I followed up by saying this, “ And then there are those who push you hard, to become better clinicians and a better person. Their methods may vary but they have your best interest at heart. They are not bullies. And you should have the wisdom and the mental finesse to know the difference”.

      I believe this applies to you and your friends as well. Know the difference between constructive criticism and bullying. Unfortunately, that requires a discerning mental capacity that many lack.

      InternationalLiving.com’s annual Global Retirement Index ranks Malaysia as third best in terms of providing the best and most affordable healthcare in the world. I quote ’Medical expertise here is equal to or better than what it is in most Western countries’. We are only behind France and Uruguay. I leave the link here for your reference. None of the countries you have mentioned are above us. So we must be doing at least a few things right here. No hard feelings.
      http://internationalliving.com/2014/02/where-to-go-for-the-best-health-care-in-the-world/

      Finally I said, “Do not demand for lesser working hours. Instead demand for better training and teaching. Expose the flaws in the existing system which interferes with your progress as a clinician. Take your superiors to task for not living up the expected standards. Drag those who hide behind the veils of bureaucracy into the light. Don’t allow the paper pushers and keyboard warriors change the course of your destiny. It is your right to become the best doctor you can possibly be. Don’t let anyone tell you any differently”.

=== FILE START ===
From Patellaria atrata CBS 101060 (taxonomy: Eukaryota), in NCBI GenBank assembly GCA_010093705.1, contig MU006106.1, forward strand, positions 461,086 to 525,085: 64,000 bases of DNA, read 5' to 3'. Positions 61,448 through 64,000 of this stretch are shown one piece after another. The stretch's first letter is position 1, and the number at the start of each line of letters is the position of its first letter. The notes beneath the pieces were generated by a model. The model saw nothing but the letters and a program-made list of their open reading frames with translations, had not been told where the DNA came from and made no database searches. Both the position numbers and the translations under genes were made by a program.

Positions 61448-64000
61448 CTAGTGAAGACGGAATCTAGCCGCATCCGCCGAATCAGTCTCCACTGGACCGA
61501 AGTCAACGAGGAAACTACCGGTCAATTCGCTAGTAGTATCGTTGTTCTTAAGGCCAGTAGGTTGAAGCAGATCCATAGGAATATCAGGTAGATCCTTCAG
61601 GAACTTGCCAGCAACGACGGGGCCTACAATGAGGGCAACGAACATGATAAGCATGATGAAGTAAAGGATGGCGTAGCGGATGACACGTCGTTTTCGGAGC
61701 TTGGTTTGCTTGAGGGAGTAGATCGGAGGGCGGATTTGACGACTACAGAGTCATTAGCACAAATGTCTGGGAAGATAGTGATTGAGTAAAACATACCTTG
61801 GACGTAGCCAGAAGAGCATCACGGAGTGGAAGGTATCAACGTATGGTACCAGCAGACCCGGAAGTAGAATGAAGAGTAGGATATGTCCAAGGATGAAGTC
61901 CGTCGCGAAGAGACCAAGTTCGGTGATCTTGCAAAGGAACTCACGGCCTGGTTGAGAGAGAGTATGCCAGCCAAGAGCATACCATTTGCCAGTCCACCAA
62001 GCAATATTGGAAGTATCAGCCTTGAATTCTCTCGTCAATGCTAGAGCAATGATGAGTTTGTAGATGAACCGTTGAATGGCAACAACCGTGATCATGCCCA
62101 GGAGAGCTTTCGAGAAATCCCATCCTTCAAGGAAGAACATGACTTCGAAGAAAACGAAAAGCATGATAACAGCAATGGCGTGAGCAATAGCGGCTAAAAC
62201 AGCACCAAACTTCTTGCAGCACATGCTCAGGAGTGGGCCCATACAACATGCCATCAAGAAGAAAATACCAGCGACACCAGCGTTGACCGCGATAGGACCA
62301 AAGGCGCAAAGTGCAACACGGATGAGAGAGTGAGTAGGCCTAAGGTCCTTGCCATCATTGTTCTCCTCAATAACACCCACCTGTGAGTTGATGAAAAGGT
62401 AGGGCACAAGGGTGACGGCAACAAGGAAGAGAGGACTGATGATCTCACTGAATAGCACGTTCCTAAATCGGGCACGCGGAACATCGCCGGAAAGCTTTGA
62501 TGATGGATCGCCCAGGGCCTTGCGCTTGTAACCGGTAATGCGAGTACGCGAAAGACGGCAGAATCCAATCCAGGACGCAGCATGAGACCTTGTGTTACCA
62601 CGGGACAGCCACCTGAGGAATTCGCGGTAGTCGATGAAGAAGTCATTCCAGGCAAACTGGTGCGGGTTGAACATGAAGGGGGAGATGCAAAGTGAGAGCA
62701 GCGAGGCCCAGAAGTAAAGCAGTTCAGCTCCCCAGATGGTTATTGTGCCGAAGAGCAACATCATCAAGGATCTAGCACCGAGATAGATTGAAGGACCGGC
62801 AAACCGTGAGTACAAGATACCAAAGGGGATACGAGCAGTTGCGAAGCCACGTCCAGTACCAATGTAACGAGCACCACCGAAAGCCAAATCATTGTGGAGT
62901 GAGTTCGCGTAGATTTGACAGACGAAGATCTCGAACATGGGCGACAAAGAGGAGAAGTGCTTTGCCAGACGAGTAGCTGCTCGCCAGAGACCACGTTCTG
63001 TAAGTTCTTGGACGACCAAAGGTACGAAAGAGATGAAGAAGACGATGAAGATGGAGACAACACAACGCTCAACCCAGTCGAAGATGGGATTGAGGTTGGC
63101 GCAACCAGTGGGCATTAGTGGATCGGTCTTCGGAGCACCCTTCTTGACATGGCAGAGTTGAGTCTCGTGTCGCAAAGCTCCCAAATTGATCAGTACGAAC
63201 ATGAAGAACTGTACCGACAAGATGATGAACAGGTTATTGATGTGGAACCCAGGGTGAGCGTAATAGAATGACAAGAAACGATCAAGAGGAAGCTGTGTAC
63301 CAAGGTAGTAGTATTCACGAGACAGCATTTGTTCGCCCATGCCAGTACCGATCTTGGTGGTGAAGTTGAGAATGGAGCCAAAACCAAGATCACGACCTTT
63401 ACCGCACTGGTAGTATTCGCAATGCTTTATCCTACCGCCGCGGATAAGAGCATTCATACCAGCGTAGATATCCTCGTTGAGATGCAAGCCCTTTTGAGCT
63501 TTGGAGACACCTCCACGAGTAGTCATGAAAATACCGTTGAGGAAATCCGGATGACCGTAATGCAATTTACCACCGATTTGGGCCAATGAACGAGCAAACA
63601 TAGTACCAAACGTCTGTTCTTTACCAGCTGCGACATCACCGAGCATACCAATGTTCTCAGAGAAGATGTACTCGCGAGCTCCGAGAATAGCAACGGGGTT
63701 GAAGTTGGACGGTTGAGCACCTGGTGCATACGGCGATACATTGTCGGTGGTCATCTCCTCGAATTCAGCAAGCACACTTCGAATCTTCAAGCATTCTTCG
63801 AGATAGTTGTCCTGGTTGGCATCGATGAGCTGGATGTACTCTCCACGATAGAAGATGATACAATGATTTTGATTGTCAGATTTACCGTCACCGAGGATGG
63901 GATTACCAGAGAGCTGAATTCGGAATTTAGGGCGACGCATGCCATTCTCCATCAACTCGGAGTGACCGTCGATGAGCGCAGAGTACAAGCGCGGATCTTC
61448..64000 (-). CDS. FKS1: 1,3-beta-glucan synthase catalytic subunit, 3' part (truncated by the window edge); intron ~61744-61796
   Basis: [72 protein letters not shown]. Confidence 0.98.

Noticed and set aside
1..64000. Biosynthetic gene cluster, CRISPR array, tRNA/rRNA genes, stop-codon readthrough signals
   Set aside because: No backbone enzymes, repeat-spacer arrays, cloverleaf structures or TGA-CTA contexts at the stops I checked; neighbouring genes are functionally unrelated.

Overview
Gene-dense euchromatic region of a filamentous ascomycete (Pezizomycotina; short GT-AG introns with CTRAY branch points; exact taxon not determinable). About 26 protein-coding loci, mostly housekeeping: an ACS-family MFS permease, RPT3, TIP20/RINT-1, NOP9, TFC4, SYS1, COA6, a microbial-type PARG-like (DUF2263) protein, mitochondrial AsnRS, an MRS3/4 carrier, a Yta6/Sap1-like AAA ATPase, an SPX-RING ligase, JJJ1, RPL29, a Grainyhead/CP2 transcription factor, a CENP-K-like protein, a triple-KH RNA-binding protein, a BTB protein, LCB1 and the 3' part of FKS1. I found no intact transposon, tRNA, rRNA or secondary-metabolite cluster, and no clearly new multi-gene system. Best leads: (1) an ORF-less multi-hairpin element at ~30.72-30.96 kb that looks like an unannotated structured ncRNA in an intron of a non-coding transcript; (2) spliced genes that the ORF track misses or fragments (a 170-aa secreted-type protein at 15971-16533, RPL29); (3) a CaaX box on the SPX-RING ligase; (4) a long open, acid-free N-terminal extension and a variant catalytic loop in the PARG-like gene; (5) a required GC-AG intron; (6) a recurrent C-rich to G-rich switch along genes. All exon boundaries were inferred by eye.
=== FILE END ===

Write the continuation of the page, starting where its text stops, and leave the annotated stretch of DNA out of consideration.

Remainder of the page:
This is the area we are still lacking in Malaysia compared to the developed countries. Proper and structured training of interns. We are still short of senior doctors in most hospitals with an abundance of house officers due to policies made by politicians and paper pushers who have no idea how training of doctors are supposed to be conducted. And we continue to implement these policies which puts proper clinical training of house officers in jeopardy. And I have urged the house officers to stand and demand for better training and teaching. We have a long way to go in this regard. That I do admit. And if you read carefully, I encourage them to take their superiors to task if they don’t live up to the perceived standards.

      Finally, I would like to say this. I stand by what I have written in this blog which is why I have used my real name instead of a pseudonym or a nickname. Have the decency and the courage to do the same if you believe in what you have written here. We all would like to know who you are. There is nothing to fear since there is no prejudice or persecution where you reside. No hard feelings once again. Cheers.

      Liked by 1 person

  4. Your thoughts are illuminating and most encouraging to interns. My wife and I were initially appalled at the working hours our daughter (an intern) had to endure – as long as 36 hours at a stretch on a particular rotation. But she has coped reasonably well. Bullying and condescension by superiors is a sad but true reality, though it is not rampant. This does more to emotionally drain young trainee doctors than the work-load and long hours. Your point about focusing on the years beyond the internship is what we continually ask our child to do. This too will pass, we reassure her. I couldn’t agree with you more that Malaysia has one of the most humane healthcare systems. No one needing is turned away from public hospitals.

    Liked by 1 person